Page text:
The concept is a game-changer for both Interac and Alectra — and one that illustrates how blockchains enable powerful incentive structures that promote collaborative behaviors. “We are going through a generational change, and the utility sector is being fundamentally disrupted,” says Neetika Sathe, vice president of Alectra’s Green Energy and Technology Centre. “Consumers are no longer passive consumer of electricity,” says Sathe. “They want to be prosumers — producing, selling, and buying electricity according to their preferences.”

The success of the Alectra program is evidence that real-time monetary incentives are potent drivers of changes in consumer behavior. According to Roque, “It’s like a loyalty program with social and environmental benefits.”

Leadership and Engagement for Enterprise Transformation

Enterprise transformation is not just about modernizing an organization’s technology and tools (though the Interac partnership with Alectra did require that, too). It requires profound organizational commitment to changing how work gets done — how teams collaborate, how a company relates to its customers, how it innovates. At Interac, that meant building new teams, creating new opportunities for internal collaboration, and fostering a culture comfortable with the tumultuous environment of emerging tech.

For example, to drive its blockchain projects forward, Interac built a lean internal team that focuses on emerging technologies and solutions, and rapidly prototypes and tests new ideas and business models. “We concentrate on research, strategy, and new product development,” says Roque, who leads the team. It also has clearly defined limits — when it comes to building the technology components, it sources external consultants and vendors to help.

Successful transformations involve building a movement that aligns inside-out and outside-in approaches — a movement led by committed senior leaders inside the organization, and authored and driven by large numbers of employees, including the management and frontline team members with a stake in the organization’s success. “When you open up the process, you quickly find you’ve got a few dozen people who are passionate and committed to the journey,” said Roque. “That means you have a few dozen people that are advocates for the success of the project.” In other words, invest in getting people engaged in the journey, and they will all become champions when it comes to project execution and delivery.

Key Takeaways for Enterprise Leaders

Industries are facing disruption, spurred on by new digital technologies like blockchain. For company executives who see the necessity of transformation, there are a few key insights we can draw from companies like Interac and Alectra.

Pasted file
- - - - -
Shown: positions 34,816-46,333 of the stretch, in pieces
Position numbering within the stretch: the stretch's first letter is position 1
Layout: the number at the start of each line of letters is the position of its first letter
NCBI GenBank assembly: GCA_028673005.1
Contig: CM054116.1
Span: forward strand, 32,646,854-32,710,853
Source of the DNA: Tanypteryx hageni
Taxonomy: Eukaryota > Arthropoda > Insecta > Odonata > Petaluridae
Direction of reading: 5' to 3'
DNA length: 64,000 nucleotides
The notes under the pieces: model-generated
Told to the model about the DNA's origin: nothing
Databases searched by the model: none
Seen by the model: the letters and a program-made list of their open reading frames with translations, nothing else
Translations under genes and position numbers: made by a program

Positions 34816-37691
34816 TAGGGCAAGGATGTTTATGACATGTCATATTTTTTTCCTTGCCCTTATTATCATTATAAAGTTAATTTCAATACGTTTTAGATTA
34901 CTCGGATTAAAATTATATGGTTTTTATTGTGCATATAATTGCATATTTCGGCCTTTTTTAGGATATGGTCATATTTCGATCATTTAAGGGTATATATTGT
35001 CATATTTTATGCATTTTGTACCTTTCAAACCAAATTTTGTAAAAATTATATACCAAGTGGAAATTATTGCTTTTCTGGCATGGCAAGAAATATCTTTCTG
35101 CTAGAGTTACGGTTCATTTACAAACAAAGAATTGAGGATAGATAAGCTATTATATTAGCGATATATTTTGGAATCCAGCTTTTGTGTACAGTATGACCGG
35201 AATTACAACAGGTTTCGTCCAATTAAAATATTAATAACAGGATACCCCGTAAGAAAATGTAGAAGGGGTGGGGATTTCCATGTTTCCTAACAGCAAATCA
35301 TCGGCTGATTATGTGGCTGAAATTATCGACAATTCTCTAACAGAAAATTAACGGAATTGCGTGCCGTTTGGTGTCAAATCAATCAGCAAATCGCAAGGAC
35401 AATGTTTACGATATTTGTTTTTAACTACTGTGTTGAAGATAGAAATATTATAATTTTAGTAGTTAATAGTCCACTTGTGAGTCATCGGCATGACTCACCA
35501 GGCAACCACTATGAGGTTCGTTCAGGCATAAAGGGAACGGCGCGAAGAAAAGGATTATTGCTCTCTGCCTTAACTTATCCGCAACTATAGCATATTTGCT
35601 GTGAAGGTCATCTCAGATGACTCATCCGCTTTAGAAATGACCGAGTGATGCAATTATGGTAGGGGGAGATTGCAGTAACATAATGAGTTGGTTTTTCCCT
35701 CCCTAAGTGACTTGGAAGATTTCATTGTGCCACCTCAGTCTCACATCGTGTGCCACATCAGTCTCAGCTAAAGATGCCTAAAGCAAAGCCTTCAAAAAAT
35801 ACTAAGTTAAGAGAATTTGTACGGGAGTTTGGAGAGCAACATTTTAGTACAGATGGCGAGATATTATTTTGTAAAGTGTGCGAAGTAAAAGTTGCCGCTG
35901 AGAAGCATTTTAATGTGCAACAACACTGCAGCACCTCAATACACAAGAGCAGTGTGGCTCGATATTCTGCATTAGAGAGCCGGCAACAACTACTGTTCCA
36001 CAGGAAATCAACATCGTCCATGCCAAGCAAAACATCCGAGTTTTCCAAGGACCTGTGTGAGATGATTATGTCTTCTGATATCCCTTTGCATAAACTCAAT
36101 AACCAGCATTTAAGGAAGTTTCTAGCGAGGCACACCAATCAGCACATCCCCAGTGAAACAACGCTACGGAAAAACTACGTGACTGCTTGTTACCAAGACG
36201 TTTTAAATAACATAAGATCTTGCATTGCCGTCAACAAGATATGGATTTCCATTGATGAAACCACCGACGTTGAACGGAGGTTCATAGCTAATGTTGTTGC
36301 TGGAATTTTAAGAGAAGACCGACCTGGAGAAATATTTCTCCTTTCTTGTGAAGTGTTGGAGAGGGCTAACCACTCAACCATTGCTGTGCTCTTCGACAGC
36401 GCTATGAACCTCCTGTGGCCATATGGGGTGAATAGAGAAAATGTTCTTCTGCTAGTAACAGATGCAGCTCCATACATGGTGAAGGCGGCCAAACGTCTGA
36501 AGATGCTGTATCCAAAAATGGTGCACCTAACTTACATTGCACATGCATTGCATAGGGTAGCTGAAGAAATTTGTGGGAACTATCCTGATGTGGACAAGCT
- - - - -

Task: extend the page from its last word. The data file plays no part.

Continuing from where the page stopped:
Blockchain has the power to transform whole business ecosystems. Interac’s work with blockchain to create platforms and applications that incentivize certain behaviors weren’t confined to energy — it also started new pilots in the health and wellness sector. Partnering with the Heart & Stroke Foundation, Interac developed a program in which participants are rewarded with vouchers to redeem at major Canadian stores when health milestones are met or maintained. Using blockchain, business ecosystems can embed incentive mechanisms within themselves to promote more sustainable behaviors.

Collaboration is an efficient way to test emerging technologies. Combining complementary capabilities from multiple organizations saves time and other resources. While the internal innovation team at Interac drives business strategy and architecture, it leverages blockchain expertise and capabilities from leaders like IBM and stakeholders like Alectra. By collaborating on an industry level, companies can also split the costs and reduce the risks of innovation, while remaining party to the insights and benefits.

Enterprise-wide engagement creates momentum for innovation. With the world of digital payments evolving at a breakneck pace, Roque recognized that he had to play an active, positive role in Interac’s transformation. Top-down leadership alone, however, was not enough. The ability of team members to self-select for strategic change projects helped to keep them focused on their performance as a team.

Social purpose is a powerful driver of change. Roque argued that youthful generations are driving a fundamental shift in how companies think about value creation and progress. “People, planet, and profit are our guiding principles,” he said. “Everything that we do and think about must be driven by these three angles.” As the modern generation becomes more concerned with issues like climate change, market forces will start to select and favor more sustainable companies. Building modern business ecosystems with incentive structures that promote sustainability will ensure long-term market success.

This content was originally published here.